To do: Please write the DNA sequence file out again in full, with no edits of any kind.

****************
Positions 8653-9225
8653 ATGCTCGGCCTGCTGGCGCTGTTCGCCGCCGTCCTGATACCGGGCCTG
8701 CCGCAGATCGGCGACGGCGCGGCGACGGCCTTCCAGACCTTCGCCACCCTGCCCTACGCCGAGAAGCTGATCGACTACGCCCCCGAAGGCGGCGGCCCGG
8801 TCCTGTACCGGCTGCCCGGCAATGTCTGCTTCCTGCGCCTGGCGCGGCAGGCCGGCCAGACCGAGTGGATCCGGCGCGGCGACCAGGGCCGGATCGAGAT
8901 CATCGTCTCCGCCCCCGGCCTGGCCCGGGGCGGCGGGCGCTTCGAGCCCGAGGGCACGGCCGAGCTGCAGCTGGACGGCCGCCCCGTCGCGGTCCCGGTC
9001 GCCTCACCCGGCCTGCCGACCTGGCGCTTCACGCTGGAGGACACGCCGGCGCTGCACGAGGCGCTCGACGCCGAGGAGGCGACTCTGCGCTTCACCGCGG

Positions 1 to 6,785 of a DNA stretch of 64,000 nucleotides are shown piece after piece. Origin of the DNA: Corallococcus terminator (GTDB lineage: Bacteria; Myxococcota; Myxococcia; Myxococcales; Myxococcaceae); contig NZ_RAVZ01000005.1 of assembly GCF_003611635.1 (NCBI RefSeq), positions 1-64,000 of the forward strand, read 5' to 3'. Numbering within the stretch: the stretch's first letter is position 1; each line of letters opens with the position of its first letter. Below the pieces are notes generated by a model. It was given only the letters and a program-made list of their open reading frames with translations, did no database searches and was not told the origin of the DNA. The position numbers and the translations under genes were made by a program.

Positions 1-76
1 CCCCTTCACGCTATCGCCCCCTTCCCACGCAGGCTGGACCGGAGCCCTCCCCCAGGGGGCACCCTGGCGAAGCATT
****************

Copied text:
Positions 8653-9225
8653 ATGCTCGGCCTGCTGGCGCTGTTCGCCGCCGTCCTGATACCGGGCCTG
8701 CCGCAGATCGGCGACGGCGCGGCGACGGCCTTCCAGACCTTCGCCACCCTGCCCTACGCCGAGAAGCTGATCGACTACGCCCCCGAAGGCGGCGGCCCGG
8801 TCCTGTACCGGCTGCCCGGCAATGTCTGCTTCCTGCGCCTGGCGCGGCAGGCCGGCCAGACCGAGTGGATCCGGCGCGGCGACCAGGGCCGGATCGAGAT
8901 CATCGTCTCCGCCCCCGGCCTGGCCCGGGGCGGCGGGCGCTTCGAGCCCGAGGGCACGGCCGAGCTGCAGCTGGACGGCCGCCCCGTCGCGGTCCCGGTC
9001 GCCTCACCCGGCCTGCCGACCTGGCGCTTCACGCTGGAGGACACGCCGGCGCTGCACGAGGCGCTCGACGCCGAGGAGGCGACTCTGCGCTTCACCGCGG

Positions 1 to 6,785 of a DNA stretch of 64,000 nucleotides are shown piece after piece. Origin of the DNA: Corallococcus terminator (GTDB lineage: Bacteria; Myxococcota; Myxococcia; Myxococcales; Myxococcaceae); contig NZ_RAVZ01000005.1 of assembly GCF_003611635.1 (NCBI RefSeq), positions 1-64,000 of the forward strand, read 5' to 3'. Numbering within the stretch: the stretch's first letter is position 1; each line of letters opens with the position of its first letter. Below the pieces are notes generated by a model. It was given only the letters and a program-made list of their open reading frames with translations, did no database searches and was not told the origin of the DNA. The position numbers and the translations under genes were made by a program.

Positions 1-76
1 CCCCTTCACGCTATCGCCCCCTTCCCACGCAGGCTGGACCGGAGCCCTCCCCCAGGGGGCACCCTGGCGAAGCATT